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3.3: Class Variables

  • Page ID
    15286
  • So far we have seen local variables, which are declared inside a method, and instance variables, which are declared in a class definition, usually before the method definitions.

    Local variables are created when a method is invoked, and their space is reclaimed when the method ends. Instance variables are created when you construct an object and reclaimed when the object is garbage-collected.

    Now it’s time to learn about class variables. Like instance variables, class variables are defined in a class definition, before the method definitions. But they are identified by the keyword static. They are created when the program begins (or when the class is used for the first time) and survive until the program ends. Class variables are shared across all instances of the class.

    public class Card {
    
        public static final String[] RANKS = {
            null, "Ace", "2", "3", "4", "5", "6", "7",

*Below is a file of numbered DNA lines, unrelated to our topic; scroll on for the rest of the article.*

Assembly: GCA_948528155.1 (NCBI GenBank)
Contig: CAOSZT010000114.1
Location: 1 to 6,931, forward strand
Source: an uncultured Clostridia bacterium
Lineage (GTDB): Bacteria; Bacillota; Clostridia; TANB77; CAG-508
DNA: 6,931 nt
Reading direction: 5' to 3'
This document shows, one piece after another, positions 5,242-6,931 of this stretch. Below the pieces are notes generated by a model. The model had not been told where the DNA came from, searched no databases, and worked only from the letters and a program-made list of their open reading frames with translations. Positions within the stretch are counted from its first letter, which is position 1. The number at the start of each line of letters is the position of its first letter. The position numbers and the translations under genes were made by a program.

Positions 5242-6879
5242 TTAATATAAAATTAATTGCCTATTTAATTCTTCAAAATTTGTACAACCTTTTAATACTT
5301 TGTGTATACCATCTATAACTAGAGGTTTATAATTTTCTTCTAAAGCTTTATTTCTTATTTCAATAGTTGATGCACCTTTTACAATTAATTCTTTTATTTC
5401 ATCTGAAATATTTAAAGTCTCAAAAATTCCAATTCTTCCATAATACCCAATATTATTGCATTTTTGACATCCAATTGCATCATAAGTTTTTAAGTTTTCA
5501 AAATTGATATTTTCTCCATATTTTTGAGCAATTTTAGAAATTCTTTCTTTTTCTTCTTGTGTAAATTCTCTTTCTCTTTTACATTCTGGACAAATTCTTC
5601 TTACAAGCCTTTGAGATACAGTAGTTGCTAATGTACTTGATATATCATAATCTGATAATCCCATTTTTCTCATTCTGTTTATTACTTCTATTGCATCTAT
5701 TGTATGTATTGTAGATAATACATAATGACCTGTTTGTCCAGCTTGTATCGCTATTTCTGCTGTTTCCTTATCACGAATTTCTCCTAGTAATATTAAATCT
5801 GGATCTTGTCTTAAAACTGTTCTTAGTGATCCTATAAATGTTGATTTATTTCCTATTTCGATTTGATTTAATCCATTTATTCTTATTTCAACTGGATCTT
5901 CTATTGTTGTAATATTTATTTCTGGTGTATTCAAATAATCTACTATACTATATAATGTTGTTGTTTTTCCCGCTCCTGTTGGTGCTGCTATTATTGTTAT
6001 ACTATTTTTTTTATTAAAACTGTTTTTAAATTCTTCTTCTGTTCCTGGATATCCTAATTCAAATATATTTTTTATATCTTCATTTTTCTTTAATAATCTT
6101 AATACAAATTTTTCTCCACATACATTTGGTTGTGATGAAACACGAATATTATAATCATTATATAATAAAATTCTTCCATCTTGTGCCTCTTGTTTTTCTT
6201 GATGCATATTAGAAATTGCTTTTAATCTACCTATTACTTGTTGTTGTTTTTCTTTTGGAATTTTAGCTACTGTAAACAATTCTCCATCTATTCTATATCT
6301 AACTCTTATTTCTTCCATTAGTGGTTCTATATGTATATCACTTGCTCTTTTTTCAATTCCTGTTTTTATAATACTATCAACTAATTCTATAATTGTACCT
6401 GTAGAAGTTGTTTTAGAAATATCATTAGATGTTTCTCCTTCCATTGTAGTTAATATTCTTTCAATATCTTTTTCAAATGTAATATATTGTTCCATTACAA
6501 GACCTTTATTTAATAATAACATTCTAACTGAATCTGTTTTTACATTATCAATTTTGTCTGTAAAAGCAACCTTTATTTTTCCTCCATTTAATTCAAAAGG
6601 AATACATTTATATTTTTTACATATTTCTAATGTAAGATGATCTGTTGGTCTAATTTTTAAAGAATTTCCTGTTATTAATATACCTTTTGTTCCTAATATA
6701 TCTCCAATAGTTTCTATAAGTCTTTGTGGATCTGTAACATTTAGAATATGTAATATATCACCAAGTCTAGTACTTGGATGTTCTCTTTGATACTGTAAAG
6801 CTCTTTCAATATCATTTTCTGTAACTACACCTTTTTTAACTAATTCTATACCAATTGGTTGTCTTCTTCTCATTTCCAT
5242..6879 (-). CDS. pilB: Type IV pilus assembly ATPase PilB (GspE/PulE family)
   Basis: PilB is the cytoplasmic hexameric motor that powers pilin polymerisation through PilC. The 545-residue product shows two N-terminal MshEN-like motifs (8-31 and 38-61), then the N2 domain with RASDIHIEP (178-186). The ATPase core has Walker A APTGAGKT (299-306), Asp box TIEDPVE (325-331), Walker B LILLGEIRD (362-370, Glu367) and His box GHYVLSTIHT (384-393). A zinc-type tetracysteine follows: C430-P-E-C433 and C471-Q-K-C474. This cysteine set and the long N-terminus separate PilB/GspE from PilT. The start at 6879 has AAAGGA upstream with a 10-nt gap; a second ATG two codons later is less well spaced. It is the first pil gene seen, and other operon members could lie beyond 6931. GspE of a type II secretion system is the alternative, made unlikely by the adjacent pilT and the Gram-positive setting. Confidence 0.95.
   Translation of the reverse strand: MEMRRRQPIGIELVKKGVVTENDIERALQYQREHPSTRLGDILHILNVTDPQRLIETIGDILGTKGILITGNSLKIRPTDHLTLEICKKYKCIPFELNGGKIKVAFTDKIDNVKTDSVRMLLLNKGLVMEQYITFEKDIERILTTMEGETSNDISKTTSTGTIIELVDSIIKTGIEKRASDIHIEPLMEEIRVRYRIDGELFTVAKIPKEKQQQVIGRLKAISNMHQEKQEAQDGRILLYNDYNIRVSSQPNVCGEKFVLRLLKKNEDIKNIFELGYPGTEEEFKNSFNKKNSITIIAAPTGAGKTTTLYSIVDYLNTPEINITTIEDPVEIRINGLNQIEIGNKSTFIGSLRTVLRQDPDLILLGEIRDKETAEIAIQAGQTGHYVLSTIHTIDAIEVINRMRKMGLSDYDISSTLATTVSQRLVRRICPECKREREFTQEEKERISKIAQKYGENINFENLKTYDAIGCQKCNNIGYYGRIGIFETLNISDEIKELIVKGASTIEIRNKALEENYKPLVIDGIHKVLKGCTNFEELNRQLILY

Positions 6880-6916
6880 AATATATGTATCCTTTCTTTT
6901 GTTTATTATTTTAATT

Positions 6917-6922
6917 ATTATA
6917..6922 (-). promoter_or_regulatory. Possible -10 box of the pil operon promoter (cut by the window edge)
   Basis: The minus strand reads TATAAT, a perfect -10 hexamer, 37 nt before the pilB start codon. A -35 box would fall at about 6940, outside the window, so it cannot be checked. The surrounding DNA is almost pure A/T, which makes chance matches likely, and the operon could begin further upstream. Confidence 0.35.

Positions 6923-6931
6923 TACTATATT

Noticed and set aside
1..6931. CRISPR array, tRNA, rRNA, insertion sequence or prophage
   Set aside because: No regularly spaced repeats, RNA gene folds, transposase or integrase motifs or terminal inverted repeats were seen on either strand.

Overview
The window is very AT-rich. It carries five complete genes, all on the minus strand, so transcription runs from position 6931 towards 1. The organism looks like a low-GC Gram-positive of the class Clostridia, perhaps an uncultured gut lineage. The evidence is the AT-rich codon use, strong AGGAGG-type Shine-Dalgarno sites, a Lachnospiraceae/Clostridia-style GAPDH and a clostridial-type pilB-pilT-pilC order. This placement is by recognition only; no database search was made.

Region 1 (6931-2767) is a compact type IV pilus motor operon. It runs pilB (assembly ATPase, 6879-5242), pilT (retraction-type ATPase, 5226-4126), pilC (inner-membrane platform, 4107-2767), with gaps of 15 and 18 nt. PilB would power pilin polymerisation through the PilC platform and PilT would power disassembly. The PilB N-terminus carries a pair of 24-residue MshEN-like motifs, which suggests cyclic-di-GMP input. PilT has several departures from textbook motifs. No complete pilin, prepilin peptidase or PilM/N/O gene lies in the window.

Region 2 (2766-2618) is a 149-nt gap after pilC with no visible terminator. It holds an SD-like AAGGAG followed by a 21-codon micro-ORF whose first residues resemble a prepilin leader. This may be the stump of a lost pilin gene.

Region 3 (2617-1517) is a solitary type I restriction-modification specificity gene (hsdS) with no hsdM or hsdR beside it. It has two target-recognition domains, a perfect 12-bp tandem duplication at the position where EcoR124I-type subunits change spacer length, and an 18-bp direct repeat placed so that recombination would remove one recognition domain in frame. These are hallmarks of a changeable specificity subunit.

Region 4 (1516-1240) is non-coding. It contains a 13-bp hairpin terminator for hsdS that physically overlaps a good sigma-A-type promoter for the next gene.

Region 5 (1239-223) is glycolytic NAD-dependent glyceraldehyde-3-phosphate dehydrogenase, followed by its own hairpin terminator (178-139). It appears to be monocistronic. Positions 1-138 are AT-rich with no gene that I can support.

"8", "9", "10", "Jack", "Queen", "King"};
    
        public static final String[] SUITS = {
            "Clubs", "Diamonds", "Hearts", "Spades"};
    
        // instance variables and constructors go here
    
        public String toString() {
            return RANKS[this.rank] + " of " + SUITS[this.suit];
        }
    }
    

    Class variables are often used to store constant values that are needed in several places. In that case, they should also be defined as final. Note that whether a variable is static or final involves two separate considerations: static means the variable is shared, and final means the variable is constant.

    Naming static final variables with capital letters is a common convention that makes it easier to recognize their role in the class. Inside toString we can refer to SUITS and RANKS as if they were local variables, but we can tell that they are class variables.

    One advantage of defining SUITS and RANKS as class variables is that they don’t need to be created (and garbage-collected) every time toString is called. They may also be needed in other methods and classes, so it’s helpful to make them available everywhere. Since the array variables are final, and the strings they reference are immutable, there is no danger in making them public.